By Nele Lenze
The startup scene in the Indian state of Kerala is flourishing through private and public initiatives.
According to the Kerala Startup Ecosystem Report 2018, it is now home to more than 1,500 startups with official funding numbers reaching $38 million. Kochi is the base of a third of these startups.
As per India’s Department of Industrial Policy & Promotion (DIPP) ranking of 2018, Kerala is up-and-coming and was rated among the top performers together with Karnataka, Rajasthan and Odisha.
Most Indian states have a start-up environment that grows through the private sector. In Kerala, the government is taking charge since about a decade. The state helps through a range of offers.
Kerala Startup Mission (KSMU) was founded in 2006 and created by the government of Kerala.
It helps young start-ups with workshops, mentoring and incubation. They also offer support to find funding.
Despite being connected on three levels, namely, schools, colleges and startups, Kochi still legs behind Bangalore. But it is en par with Chennai that also hosts over 500 start-ups.
The leading success of Bangalore in comparison can be traced back to 20 more years of economic development in the tech sector, starting in the 1980s and Texas Instruments being present since 1985.
The new focus on start-ups within Kerala may be due to a more recent focus on local entrepreneurship and possibly a decline of remittances from the Gulf that had been steadily flowing into the state since the oil boom years.
As unemployment, as well as brain-drain in Kerala, are high, economic diversification from tourism and agriculture is become increasingly important.
Initiatives and events by the government of Kerala pop-up regularly. To support a more diverse environment in the male-heavy IT scene, a women startup summit attracted a new audience in July 2019.
KSMU also hosted Huddle Kerala 2019, a two-day start-up conference with international speakers, workshops and networking events.
The Kerala State Industrial Development Corporation (KSIDC) is another state-run organisation that offers workshops, mentoring and incubation with incubators in Kakkanad, Calicut and Angamaly.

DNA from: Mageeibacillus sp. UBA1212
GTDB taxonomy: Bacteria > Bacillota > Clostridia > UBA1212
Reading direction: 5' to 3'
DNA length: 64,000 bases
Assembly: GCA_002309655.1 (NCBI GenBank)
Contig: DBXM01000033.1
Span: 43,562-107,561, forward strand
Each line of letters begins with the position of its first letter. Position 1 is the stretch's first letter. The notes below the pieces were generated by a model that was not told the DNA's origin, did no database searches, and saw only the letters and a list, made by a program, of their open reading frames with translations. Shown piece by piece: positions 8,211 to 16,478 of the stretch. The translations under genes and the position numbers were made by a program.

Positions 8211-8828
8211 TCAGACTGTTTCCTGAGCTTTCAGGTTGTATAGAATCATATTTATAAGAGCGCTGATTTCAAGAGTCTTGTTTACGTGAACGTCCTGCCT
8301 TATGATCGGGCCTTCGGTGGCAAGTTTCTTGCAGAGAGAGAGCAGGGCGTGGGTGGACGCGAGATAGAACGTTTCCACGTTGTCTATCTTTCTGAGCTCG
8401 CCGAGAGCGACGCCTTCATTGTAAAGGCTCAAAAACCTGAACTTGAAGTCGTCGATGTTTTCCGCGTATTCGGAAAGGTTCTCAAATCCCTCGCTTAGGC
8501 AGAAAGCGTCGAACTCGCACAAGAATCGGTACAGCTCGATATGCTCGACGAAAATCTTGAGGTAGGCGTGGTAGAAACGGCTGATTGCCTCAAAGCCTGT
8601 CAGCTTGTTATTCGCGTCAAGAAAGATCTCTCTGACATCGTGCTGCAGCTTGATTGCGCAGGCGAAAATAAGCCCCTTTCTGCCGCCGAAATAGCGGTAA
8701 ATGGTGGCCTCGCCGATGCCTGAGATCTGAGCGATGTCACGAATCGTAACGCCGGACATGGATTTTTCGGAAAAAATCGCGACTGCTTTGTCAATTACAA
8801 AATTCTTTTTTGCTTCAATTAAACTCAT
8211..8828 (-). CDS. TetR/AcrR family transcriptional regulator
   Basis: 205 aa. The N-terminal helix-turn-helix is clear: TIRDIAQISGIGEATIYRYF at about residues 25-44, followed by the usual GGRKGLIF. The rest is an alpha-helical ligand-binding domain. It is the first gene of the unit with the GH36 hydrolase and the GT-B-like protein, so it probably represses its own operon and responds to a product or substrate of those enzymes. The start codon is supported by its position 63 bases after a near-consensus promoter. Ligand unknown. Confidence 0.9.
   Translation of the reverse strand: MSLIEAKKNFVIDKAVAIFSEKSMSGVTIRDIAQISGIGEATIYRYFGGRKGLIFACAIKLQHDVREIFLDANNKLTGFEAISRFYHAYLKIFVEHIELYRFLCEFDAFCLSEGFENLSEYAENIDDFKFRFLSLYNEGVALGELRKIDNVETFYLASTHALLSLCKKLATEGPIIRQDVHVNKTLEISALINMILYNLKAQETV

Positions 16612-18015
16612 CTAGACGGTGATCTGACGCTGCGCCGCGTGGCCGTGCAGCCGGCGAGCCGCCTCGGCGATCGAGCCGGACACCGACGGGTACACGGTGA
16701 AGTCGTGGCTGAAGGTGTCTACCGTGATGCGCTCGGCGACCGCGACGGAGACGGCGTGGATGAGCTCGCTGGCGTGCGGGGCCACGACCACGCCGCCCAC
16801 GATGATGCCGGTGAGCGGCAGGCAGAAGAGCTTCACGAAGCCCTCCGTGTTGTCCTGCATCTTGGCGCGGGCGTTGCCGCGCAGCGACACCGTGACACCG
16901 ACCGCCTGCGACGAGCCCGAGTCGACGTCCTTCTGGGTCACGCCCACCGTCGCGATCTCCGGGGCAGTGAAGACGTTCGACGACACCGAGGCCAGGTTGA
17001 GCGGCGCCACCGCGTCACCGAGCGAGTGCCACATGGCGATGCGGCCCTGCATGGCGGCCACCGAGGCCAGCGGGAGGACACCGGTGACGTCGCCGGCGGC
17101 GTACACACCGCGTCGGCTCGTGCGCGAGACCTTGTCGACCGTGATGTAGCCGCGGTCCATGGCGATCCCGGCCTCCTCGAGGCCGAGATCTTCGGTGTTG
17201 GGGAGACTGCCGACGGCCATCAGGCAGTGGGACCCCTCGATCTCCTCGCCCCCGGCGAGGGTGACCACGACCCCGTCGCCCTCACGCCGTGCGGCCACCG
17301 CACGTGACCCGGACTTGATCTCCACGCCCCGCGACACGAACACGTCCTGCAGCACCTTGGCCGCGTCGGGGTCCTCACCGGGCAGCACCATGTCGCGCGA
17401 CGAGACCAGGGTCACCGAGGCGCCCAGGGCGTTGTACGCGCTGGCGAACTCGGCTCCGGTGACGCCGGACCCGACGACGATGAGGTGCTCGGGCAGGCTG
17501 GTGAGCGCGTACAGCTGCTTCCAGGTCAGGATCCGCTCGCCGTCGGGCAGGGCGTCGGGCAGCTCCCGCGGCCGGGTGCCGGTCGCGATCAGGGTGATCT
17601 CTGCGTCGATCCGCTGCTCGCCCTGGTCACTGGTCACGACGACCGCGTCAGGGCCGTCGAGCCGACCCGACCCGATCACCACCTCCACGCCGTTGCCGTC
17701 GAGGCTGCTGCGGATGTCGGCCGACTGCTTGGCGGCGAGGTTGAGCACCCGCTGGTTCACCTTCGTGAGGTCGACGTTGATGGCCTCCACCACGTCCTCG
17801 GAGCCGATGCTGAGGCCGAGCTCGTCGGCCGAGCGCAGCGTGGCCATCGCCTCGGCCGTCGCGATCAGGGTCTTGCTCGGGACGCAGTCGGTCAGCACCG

One of the recent success stories of start-ups incubated with KSIDC is TripPlanner, the first out of three apps that Travalour.com launches.
From its incubation in June 2018 until today the team managed to go live with their first app.
TripPlanner is an app that helps people organize a journey to multiple locations. Since its launch in September 2019, over 15,000 people have used TripPlanner and the number of users is growing as they are targeting a worldwide audience.
Founder Nithin Mathew says the success can be traced back to a more customer-friendly user interface, without data retention.
He continues “Without the incubation and mentorship from KSIDC we would not have been able to launch our app that fast.” Travalour’s revenue model so far is through hotel bookings as well as unlocking paid features. Mathew clarifies that government initiatives improve the overall tech environment in the state.
Not all start-ups in Kerala are tech-focussed which is no surprise in a state with a heavy agriculture tradition.
A start-up from Trivandrum works on hydroponics that can be installed anywhere from the roof of your house to your backyard.
Using hydroponics will make plants grow faster with fewer resources needed. Since 2016, Shijin V S and Amal Mathew from Ela Sustainable Solutions build poly houses and benefited from a KSUM grant to expand the business.
The start-up won a price of INR 5 Lakhs at KSUM’s 14th idea day and received INR 7 lakhs investment in repayable loans.
Amal Mathew says “the company accelerates fast because of the support we receive through funding and mentorship. It made our progress a lot faster.”
The founders attend events organized by KSUM regularly to broaden their knowledge and network. Here too the state of Kerala gets involved to boost local entrepreneurship.
Nele Lenze wears two hats by working in academia and doing communications for Travalour, an Indian travel start-up. Her academic research focuses on online culture and participation culture in the Gulf. Nele held positions at the National University of Singapore, the Gulf University for Science and Technology in Kuwait and the London School of Economics. She holds a PhD in Middle Eastern Studies and Media Studies from the University of Oslo and obtained her master’s in Arabic literature from Freie University Berlin.
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